Two of Green Magic’s founding worker-owners were accountants in their original countries, for example, giving the group an easy source of technical skills on that front.

Ironbound Community Corporation headquarters in Newark, NJ (Photo by Oscar Perry Abello)

In preparation to incubate a worker cooperative, ICC sent staff to the Center for Family Life (CFL), in Brooklyn, NYC, to attend their co-op developer training program. It’s part of CFL’s support for worker cooperatives funded by NY City Council. One staff member was ICC’s economic empowerment program manager, the other was its leadership developer, Maria Lopez-Nuñez, who has a background in group dynamics and conflict resolution.

“It’s underestimated how hard that part is. I’ve noticed a lot of my colleagues are really concerned about the business development aspect, like are they going to know how to balance a checkbook, the traditional how to start a business mindset,” says Lopez-Nuñez. “What I’ve noticed is just how people don’t have practice working in groups.”

Originally from Honduras, Lopez-Nuñez knew a lot of women in cooperatives and collectives growing up. “Everybody knows somebody in a cooperative in our village,” she says.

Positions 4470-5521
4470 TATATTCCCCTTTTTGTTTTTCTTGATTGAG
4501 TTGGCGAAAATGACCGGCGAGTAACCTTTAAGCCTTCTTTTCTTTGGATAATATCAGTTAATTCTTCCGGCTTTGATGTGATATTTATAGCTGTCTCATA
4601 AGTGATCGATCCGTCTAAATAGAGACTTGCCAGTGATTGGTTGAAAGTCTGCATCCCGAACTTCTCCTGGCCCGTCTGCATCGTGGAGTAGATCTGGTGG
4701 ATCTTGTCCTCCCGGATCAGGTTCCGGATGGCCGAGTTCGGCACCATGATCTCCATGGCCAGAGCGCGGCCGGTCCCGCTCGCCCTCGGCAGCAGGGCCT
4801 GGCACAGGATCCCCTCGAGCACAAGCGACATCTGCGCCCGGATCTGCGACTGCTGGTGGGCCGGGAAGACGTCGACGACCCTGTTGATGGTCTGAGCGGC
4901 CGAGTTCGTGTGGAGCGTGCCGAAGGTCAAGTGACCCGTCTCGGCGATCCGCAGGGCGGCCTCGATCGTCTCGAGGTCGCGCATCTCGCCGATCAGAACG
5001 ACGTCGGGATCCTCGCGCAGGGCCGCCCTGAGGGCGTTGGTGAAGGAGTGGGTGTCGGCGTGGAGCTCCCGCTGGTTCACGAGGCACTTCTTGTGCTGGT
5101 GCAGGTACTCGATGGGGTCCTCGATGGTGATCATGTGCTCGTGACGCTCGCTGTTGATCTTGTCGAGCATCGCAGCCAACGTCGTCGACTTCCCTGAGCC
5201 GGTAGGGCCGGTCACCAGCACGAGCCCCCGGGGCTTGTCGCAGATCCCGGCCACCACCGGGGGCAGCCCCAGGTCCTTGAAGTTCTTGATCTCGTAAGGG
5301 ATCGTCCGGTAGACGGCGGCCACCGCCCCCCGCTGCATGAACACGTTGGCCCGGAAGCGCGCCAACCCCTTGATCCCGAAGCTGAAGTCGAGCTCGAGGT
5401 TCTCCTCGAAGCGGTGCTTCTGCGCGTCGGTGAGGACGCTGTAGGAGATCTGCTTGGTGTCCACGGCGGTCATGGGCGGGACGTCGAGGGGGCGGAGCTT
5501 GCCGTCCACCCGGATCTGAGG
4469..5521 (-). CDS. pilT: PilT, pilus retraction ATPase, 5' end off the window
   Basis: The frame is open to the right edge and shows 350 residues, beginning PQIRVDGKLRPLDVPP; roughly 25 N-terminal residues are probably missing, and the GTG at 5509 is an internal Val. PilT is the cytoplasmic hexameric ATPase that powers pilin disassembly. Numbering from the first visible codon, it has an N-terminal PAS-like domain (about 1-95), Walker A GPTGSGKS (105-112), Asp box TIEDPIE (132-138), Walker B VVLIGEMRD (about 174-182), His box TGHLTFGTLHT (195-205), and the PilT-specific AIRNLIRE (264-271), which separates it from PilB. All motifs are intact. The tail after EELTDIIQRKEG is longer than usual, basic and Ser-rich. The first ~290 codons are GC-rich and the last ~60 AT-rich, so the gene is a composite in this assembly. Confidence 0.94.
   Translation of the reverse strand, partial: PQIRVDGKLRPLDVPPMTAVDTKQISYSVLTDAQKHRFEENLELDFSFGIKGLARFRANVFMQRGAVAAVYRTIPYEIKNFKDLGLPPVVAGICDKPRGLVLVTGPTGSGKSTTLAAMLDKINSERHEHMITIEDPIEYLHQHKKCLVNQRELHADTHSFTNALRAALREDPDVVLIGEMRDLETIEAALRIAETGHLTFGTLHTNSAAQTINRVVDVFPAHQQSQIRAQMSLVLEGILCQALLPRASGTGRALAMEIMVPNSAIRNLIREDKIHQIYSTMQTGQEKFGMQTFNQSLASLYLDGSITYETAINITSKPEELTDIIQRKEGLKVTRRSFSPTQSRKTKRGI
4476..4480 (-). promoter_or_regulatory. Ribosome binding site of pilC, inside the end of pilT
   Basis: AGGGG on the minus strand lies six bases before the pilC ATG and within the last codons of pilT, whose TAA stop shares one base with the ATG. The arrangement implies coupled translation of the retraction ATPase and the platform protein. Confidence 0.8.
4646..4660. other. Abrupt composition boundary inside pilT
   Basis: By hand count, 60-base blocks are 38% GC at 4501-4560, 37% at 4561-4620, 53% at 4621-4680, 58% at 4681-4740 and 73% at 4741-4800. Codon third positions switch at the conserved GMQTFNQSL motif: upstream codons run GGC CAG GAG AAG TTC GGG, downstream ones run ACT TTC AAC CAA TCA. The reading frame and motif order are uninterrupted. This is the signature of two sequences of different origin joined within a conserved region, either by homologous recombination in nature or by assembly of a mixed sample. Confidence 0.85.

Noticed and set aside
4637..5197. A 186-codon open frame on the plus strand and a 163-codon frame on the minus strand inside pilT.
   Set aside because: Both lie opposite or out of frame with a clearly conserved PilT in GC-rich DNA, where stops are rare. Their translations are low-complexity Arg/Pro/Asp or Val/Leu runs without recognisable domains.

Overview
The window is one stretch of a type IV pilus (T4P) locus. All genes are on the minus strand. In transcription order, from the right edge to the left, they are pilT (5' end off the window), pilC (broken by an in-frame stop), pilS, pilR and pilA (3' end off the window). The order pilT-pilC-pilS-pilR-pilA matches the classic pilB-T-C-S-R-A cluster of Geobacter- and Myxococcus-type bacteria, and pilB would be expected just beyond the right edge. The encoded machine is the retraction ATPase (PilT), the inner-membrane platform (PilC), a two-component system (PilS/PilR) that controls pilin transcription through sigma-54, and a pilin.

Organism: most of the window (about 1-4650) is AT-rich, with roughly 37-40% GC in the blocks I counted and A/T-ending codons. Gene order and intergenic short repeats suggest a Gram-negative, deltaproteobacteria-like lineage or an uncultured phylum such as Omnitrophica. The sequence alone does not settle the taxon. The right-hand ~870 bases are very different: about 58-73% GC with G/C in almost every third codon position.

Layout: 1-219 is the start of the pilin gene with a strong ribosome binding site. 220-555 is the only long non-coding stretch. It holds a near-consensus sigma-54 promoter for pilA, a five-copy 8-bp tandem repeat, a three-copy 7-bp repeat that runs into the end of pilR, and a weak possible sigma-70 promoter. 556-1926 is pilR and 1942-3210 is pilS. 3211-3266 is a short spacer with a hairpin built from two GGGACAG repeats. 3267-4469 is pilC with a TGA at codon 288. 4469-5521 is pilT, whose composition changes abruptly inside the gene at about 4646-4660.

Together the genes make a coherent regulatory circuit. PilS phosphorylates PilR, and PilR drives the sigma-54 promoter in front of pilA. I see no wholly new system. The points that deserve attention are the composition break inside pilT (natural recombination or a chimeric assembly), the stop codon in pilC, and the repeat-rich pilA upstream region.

Lopez-Nuñez recently took a trip back, and was catching up with a lifelong grandmother figure. “She was telling me cooperatives shouldn’t work in the U.S., cooperatives are for poor people, everything is so individualistic, cooperatives shouldn’t work,” she says. “I was just explaining what my job is.”

Lopez-Nuñez and ICC took Green Magic’s founding worker-owners through a 12-week course, focusing a lot on group dynamics. “Even if you were perfectly in love with someone and they were your soul mate, you would still fight. You’re still going to have conflict. Now you bring in 17 people,” Lopez-Nuñez explains.

Ultimately, Lopez-Nuñez says, Green Magic aims to become one of the largest cleaning companies in the area, putting other companies out of business and recruiting new members from among their workers, often currently in exploitive situations with low pay and hostile working environments. “Green Magic has already had offers for clients that are bigger than they could take,” she adds.

ICC is also already considering other worker co-op development opportunities, such as home-based childcare or construction. “A lot of the women, their husbands work in construction,” says Curtis.

The Equity Factor is made possible with the support of the Surdna Foundation.

Oscar is a Next City contributing writer, and was a Next City 2015-2016 equitable cities fellow. A New York City-based journalist with a background in global development and social enterprise, he has written about impact investing, microfinance, fair trade, entrepreneurship and more for publications such as Fast Company and NextBillion.net. He has a B.A. in Economics from Villanova University.

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Tags: small businessnewarkworker cooperatives